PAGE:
Presented as part narrative film and part documentary (or mockumentary, depending on how you look at it), “Bernie” intersperses live-action focalised through Jack Black’s Bernie with retrospective interviews with the residents of Carthage.
I also applaud you for casting Tom Cruise as the sex god rock star Stacee Jaxx. A lot of people have suggested that he is the reason they won’t see the film, but he is bloody sensational and at one point I was almost attracted to him!
The film follows an impressive ensemble cast including Adam Scott, Jon Hamm, Kristen Wiig, Maya Rudolph, Megan Fox, Chris O’Dowd and Edward Burns as they go through the ups and downs of becoming parents and all the relationships that change along the way.
The latest Dr Seuss adaptation to hit our screens is The Lorax, directed by Chris Renaud (Despicable Me) and Kyle Balda (animator on A Bug’s Life, Toy Story 2 and Monsters, Inc.), and with a screenplay by Ken Daurio and Cinco Paul (Despicable Me, Horton Hears a Who!).
Tarsem Singh’s Mirror Mirror is a decadent feast for film lovers and young children. The mixture of bright colours; wacky situations, lovable characters and stunning costumes, designed by Eiko Ishioka, all combine for a unique, and definitely surprising, cinema experience. Leave your preconceived judgements at the door and let yourself be pleasantly amazed.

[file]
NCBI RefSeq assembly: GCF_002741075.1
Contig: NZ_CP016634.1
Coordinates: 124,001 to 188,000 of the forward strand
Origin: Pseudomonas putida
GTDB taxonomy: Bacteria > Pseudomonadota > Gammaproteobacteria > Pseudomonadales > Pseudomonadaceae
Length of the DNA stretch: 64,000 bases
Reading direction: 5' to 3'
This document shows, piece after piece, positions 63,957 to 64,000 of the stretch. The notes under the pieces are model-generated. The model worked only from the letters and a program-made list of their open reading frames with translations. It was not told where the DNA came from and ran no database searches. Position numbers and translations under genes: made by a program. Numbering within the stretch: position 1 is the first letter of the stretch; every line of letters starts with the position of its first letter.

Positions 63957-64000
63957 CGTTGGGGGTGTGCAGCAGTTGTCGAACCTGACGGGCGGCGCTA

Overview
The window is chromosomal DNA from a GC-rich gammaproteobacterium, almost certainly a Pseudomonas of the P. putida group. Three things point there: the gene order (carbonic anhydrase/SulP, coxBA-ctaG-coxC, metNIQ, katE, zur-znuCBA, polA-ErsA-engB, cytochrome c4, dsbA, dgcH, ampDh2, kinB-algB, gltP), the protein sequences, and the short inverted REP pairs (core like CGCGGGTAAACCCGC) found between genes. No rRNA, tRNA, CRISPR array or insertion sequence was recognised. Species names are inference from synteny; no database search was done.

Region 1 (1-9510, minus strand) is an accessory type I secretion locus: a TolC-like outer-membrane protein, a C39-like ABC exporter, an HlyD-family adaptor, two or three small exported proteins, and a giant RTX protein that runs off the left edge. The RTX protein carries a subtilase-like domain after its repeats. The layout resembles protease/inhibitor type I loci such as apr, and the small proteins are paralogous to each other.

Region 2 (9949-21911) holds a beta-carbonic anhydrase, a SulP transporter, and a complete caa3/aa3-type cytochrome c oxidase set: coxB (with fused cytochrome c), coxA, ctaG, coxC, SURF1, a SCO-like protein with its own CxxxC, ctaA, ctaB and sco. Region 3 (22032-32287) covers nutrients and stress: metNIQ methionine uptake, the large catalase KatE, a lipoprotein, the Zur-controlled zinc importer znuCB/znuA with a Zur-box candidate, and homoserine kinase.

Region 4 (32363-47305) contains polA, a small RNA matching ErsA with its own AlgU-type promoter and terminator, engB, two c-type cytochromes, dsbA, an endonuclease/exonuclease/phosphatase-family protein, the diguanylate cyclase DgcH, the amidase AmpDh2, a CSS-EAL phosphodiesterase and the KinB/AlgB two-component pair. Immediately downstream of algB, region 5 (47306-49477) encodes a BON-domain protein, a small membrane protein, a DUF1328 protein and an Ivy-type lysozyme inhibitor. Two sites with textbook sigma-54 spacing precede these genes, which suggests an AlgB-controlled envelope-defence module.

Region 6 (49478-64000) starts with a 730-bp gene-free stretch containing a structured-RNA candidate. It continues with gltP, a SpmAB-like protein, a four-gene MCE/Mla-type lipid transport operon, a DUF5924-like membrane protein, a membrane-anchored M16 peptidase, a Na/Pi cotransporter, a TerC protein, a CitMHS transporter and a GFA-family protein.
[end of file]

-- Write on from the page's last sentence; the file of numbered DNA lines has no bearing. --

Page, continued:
Three films we can highly recommend this year are Valérie Donzelli’s Declaration of War, Mia Hansen-Løve’s Goodbye, First Love and Gérald Hustache-Mathieu’s Nobody Else But You.
While Rob Sitch, Santo Cilauro and Tom Gleisner have given us “Champagne comedy” in the past like The Late Show, Frontline and The Castle — and to a lesser extent, Thank God You’re Here, their latest “comedy” is lighter on the laughs than many will be expecting.
To say Steve McQueen’s latest film Shame is confronting is an understatement, and not just because of the intense and frequent sexual content. McQueen has again teamed with Michael Fassbender three years after their critically acclaimed Hunger, to tell a story of addiction and struggle. Fassbender plays Brandon Sullivan; a slick New York City [...]
Based on a true story, this sappy romance follows married couple Paige (Rachel McAdams) and Leo (Channing Tatum). After a car accident Page loses the memory of the last five years of her life, including Leo. In her mind she’s still in law school and engaged to Jeremy (Scott Speedman); in reality she dropped out of law school, broke up with Jeremy and became an artist.
After dinner, Julia and Hugh go for a walk and Hugh demonstrates to Julia that he has no idea how to climb a fence. This is apparently an excellent seduction technique. Ronan Keating sings “You say it best when you say nothing at all” but I guess he must be behind a tree or something, because I never saw him.
There are horrors of war here but they’re largely glossed over (people die off camera and there’s loads of mud but not much blood) in favour of horse acting that actually serves to distance you from his’ plight.
Also Richard talks on a ridiculously large mobile phone, presumably telling everyone that he’s a “top guy”. Meanwhile, George just plays miniature billiards (which is probably some sort of masturbation metaphor).